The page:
The ultimate success of the struggling, five-year-old Doha Round talks at the WTO hinges on Washington's willingness to compromise, a senior Indian trade negotiator said June 15.
The ball is squarely in the U.S. court as WTO members try to break the impasse in talks on tearing down barriers to commerce, said Gopal Pillai, the number three official at India's Ministry of Commerce.
The negotiations have been on a tightrope since they were launched in the Qatari capital in 2001 with the goal of breaking down barriers to commerce and using trade to improve the lot of the developing world. Rich and poor countries have long swapped blame for the deadlock in the talks, which also cover trade in industrial goods and services. The EU has in the past taken most of the fire from the developing world for keeping its trade barriers too high.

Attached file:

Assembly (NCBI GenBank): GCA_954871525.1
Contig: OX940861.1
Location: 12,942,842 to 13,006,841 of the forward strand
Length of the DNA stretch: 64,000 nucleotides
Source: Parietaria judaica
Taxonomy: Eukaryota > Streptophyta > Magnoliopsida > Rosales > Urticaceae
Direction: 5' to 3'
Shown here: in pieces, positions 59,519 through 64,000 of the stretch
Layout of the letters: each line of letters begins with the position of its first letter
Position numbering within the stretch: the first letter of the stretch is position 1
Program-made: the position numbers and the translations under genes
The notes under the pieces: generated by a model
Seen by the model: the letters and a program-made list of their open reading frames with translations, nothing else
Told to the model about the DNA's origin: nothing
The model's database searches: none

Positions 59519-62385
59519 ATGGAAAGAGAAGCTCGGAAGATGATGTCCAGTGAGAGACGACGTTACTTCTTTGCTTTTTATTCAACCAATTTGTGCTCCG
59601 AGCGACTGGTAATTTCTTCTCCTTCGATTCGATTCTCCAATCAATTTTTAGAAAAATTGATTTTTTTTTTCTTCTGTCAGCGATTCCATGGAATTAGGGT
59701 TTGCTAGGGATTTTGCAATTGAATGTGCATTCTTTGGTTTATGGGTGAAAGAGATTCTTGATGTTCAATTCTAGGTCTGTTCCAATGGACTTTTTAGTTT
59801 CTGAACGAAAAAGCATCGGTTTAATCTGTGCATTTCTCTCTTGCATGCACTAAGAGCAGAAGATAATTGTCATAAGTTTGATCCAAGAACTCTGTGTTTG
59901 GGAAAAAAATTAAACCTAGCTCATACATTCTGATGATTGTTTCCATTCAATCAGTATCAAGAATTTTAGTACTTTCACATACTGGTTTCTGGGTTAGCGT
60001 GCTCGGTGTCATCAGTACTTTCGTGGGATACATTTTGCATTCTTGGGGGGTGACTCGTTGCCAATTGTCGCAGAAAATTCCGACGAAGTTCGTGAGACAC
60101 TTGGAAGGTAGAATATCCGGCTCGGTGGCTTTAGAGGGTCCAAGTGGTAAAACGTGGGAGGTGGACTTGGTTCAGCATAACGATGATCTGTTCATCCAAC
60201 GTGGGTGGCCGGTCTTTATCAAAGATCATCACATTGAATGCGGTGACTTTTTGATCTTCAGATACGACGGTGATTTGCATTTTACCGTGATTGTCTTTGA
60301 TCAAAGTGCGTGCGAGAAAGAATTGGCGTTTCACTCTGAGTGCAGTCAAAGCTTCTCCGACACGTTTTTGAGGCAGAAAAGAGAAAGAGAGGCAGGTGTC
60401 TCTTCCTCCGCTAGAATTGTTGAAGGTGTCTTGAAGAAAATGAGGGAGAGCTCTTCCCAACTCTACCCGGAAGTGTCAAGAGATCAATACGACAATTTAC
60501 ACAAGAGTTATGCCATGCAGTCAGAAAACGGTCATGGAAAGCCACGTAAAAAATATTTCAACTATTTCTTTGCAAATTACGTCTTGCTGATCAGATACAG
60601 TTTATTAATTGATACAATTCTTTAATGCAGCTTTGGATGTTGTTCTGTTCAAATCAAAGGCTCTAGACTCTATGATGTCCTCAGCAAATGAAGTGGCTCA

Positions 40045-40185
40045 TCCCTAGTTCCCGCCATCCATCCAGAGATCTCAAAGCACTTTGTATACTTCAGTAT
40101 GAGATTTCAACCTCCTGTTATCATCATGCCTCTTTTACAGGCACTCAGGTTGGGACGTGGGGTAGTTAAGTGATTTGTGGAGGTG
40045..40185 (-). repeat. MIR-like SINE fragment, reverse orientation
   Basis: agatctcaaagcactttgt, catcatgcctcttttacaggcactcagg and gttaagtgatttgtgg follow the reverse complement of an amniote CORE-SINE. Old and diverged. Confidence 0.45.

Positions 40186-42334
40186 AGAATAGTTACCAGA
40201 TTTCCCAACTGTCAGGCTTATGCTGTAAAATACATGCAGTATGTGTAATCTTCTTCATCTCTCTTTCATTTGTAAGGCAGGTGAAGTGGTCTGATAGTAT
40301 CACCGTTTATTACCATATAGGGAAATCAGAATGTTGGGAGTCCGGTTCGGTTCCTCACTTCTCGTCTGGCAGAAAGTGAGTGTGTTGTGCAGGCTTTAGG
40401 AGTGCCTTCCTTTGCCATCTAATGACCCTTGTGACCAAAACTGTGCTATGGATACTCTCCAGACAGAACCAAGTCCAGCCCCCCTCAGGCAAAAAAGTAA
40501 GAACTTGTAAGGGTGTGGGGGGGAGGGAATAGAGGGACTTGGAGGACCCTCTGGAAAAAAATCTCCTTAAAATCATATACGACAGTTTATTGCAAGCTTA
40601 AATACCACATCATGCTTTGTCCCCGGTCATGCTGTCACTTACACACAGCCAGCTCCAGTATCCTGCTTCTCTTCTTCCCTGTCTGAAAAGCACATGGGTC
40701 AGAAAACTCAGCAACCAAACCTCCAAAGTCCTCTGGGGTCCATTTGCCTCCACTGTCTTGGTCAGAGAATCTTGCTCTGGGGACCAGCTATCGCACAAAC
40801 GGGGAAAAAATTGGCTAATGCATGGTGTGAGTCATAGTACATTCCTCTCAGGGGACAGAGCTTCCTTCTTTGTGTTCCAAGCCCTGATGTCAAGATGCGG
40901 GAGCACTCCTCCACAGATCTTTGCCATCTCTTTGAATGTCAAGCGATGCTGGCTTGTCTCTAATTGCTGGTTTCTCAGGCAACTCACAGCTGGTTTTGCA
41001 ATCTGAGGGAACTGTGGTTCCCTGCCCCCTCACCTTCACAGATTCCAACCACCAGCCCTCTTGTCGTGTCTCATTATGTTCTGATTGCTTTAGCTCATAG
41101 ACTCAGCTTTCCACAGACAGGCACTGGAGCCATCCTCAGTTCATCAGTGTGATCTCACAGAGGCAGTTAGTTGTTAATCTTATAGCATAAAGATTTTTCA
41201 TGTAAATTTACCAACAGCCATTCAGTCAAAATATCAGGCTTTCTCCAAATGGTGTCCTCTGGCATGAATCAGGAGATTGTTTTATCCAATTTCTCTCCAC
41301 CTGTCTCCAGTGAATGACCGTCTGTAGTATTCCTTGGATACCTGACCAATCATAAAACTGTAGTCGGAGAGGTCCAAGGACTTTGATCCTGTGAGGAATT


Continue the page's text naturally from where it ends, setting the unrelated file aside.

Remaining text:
India's move to shift the spotlight onto Washington may be part of the jockeying ahead of a meeting of trade ministers at the end of this month which is meant to cut a deal on the formulas for subsidy and tariff cuts.
The U.S. has called for average tariff cuts of 66%. India, Brazil and other key developing country players which are part of the G20 grouping has in turn offered to cut tariffs by 36% provided rich nations reduce theirs by 54%.
Sources: IndustryWeek staff, Agence France-Presse